Marlon Brando Dies at 80


07/02/2004 AT 11:00 AM ET

Two lines from his 1953 movie The Wild One might have served as the soundtrack to Marlon Brando’s monumentally tumultuous life: Sweet young Kathie asks leather-jacket-wearing, motorcycle-riding, authority-baiting Johnny, played by Brando, “What are you rebelling against?” Johnny replies: “Whaddaya got?”

Marlon Brando – seen by some as the greatest movie actor of the last half century, and by nearly everyone as a defiant public figure who embraced causes with intense passion and as a steadfastly private man whose romantic escapades and personal tragedies made headlines nonetheless – died Thursday at the U.C.L.A. Medical Center in Los Angeles of lung failure at the age of 80.

Born in Omaha in 1924, the young Bud Brando went to New York after being expelled from high school. He soon began working with the great acting teacher Stella Adler, and barely a year later he was on Broadway. In a forgettable drama called Truckline Cafe, Brando hooked up with its producer, Elia Kazan, who cast him in the role that made Brando’s career, in A Streetcar Named Desire.

Hollywood called, and Brando made his screen debut in 1950’s The Men. Starting with the 1951 film version of Streetcar, he enjoyed an unprecedented string of four consecutive Oscar-nominated performances. After Streetcar came Viva Zapata!,1953’s Julius Caesar, and On the Waterfront (1954); for the latter Brando won a Best Actor Oscar. “If there is a better performance by a man in the history of film in America,” said director Kazan, “I don’t know what it is.”

While filming 1962’s Mutiny on the Bounty in Tahiti, Brando, then 36, fell in love with both the tiny island nation and with 19-year-old Tarita Teriipaia. He purchased the nearby island of Tetiaroa and made a home there, which he shared with Tarita (and later their two children) off and on for nearly 20 years. “The happiest moments of my life have been in Tahiti,” Brando wrote in his 1994 autobiography, Brando: Songs My Mother Taught Me.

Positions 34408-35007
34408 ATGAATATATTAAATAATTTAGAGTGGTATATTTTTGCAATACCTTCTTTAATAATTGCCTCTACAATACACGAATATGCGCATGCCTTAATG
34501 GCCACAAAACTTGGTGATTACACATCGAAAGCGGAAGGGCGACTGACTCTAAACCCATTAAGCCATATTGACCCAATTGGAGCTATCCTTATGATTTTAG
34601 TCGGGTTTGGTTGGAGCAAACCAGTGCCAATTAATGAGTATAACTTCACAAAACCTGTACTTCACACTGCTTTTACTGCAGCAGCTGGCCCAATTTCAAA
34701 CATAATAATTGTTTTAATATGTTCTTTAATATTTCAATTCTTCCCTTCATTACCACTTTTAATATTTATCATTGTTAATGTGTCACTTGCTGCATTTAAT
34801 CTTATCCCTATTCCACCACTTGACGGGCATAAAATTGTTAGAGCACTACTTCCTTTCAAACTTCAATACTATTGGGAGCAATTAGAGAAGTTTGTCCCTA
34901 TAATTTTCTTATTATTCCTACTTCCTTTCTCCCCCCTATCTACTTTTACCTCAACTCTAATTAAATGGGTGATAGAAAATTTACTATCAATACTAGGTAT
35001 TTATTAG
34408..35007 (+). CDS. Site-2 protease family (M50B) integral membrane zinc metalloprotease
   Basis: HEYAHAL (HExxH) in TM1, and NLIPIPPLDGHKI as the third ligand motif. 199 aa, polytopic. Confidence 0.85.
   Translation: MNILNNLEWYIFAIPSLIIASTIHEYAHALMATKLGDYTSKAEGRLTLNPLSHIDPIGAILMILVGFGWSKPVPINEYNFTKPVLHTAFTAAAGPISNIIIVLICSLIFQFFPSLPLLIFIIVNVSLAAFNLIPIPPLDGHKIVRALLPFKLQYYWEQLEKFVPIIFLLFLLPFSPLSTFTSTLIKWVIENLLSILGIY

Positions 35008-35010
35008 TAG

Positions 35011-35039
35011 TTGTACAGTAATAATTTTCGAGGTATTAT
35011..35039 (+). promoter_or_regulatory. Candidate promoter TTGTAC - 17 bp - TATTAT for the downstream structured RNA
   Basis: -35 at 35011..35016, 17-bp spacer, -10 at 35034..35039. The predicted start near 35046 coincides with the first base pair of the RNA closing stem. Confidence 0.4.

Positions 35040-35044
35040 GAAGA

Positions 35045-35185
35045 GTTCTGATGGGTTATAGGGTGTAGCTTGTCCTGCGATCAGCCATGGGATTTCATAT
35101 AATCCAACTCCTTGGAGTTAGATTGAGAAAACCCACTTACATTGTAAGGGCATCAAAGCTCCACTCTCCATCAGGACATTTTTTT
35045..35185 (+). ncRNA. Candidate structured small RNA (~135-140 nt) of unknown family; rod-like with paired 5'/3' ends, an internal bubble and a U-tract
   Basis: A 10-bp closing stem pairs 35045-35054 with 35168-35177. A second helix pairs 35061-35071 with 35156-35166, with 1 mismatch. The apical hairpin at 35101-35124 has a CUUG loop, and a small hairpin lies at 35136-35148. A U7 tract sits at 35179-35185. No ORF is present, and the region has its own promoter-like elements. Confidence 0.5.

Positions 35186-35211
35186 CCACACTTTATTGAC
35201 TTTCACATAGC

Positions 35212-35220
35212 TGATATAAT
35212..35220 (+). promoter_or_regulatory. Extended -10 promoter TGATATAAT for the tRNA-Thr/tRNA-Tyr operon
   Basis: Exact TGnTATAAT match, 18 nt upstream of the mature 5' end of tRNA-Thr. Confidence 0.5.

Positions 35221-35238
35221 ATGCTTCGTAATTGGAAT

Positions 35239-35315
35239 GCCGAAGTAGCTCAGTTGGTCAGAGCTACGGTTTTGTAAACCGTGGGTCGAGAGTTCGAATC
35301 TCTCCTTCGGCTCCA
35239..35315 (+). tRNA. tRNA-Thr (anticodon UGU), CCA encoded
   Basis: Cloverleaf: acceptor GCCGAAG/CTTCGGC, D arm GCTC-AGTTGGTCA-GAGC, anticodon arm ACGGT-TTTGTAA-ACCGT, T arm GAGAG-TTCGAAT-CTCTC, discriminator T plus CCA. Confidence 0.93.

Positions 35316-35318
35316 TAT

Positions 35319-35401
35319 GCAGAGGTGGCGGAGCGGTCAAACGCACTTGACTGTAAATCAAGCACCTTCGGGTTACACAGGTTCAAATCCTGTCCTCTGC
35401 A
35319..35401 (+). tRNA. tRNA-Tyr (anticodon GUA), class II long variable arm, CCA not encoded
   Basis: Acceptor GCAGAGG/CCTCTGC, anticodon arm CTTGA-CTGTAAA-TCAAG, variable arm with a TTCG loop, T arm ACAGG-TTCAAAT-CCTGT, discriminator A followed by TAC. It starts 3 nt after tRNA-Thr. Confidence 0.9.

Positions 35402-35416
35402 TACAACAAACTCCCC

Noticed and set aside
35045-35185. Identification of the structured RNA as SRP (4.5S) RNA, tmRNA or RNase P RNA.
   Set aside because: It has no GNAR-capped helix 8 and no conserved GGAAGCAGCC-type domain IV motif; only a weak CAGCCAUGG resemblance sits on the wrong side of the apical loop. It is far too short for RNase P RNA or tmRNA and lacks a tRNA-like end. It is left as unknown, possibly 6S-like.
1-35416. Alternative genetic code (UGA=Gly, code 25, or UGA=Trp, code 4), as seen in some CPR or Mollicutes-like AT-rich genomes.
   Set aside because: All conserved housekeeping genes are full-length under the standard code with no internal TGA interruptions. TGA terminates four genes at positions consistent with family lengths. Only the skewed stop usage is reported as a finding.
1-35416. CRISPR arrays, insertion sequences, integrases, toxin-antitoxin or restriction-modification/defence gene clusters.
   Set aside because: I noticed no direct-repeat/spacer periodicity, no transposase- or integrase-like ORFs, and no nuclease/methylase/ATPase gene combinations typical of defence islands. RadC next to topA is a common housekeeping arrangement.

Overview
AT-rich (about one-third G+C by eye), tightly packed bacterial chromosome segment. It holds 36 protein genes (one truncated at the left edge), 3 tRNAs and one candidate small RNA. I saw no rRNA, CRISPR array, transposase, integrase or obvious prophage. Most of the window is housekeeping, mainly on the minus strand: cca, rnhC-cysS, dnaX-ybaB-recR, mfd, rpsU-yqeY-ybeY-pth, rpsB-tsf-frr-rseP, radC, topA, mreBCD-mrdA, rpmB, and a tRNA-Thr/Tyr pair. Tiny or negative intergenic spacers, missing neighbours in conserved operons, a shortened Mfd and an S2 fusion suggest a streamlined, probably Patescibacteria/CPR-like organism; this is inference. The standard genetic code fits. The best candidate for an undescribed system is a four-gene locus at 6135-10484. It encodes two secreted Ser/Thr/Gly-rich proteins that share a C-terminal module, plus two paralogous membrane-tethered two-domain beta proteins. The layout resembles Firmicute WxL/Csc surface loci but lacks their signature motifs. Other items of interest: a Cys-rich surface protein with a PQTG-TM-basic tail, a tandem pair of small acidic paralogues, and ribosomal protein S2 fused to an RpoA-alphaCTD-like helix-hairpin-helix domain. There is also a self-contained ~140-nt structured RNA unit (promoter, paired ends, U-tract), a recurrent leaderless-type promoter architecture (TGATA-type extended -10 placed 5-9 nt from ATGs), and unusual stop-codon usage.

During the Tahitian years, 1962-90, Brando worked occasionally, but by the late ’60s the former revolutionary had become, according to some film critics, little more than a hack.

All that changed when Francis Ford Coppola called him to star in the 1972 film version of Mario Puzo’s bestseller The Godfather. Brando, then 47 – his cheeks stuffed with tissues, his eyes half-closed, his voice a croaking whisper – was back.

But although that role and the one that followed, in Last Tango in Paris (1973), represented a major comeback for Brando, it wouldn’t last.

After a now-infamous stunt at the 1973 Oscars, Brando stayed away from Hollywood for three years. When he returned, it was almost always in a small role (Superman’s father in Superman, Col. Kurtz in Apocalypse Now), for big money – which he used to support his gluttonous lifestyle; the once-buff hunk had transformed over the years into a 350-pound behemoth.

But if Brando became a lethargic older man, and his idealism of the civil rights years turned to cynicism, his unhappy private life may have been justification. His son Christian spent five years in prison for killing his half-sister Cheyenne’s boyfriend. And in 1995, Cheyenne hanged herself in her mother’s house in Tahiti.

“I’m certain that there were things I could have done differently, had I known better at the time,” Brando told the judge at Christian’s sentencing hearing. “I did the best I could.”


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